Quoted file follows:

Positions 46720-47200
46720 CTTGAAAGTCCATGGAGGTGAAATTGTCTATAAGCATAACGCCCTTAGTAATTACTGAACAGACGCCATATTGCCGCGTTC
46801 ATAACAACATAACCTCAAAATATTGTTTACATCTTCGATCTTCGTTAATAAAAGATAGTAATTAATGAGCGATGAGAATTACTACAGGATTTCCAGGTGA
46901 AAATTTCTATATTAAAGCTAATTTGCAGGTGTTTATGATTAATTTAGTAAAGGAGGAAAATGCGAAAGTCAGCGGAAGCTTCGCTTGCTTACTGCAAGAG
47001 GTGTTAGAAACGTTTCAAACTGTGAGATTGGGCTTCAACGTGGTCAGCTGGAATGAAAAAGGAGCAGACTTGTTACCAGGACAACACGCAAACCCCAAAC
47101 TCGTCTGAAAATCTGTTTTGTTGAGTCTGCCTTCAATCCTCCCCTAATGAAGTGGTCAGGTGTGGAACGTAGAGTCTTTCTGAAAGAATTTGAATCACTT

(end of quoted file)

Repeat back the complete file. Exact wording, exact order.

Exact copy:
Positions 46720-47200
46720 CTTGAAAGTCCATGGAGGTGAAATTGTCTATAAGCATAACGCCCTTAGTAATTACTGAACAGACGCCATATTGCCGCGTTC
46801 ATAACAACATAACCTCAAAATATTGTTTACATCTTCGATCTTCGTTAATAAAAGATAGTAATTAATGAGCGATGAGAATTACTACAGGATTTCCAGGTGA
46901 AAATTTCTATATTAAAGCTAATTTGCAGGTGTTTATGATTAATTTAGTAAAGGAGGAAAATGCGAAAGTCAGCGGAAGCTTCGCTTGCTTACTGCAAGAG
47001 GTGTTAGAAACGTTTCAAACTGTGAGATTGGGCTTCAACGTGGTCAGCTGGAATGAAAAAGGAGCAGACTTGTTACCAGGACAACACGCAAACCCCAAAC
47101 TCGTCTGAAAATCTGTTTTGTTGAGTCTGCCTTCAATCCTCCCCTAATGAAGTGGTCAGGTGTGGAACGTAGAGTCTTTCTGAAAGAATTTGAATCACTT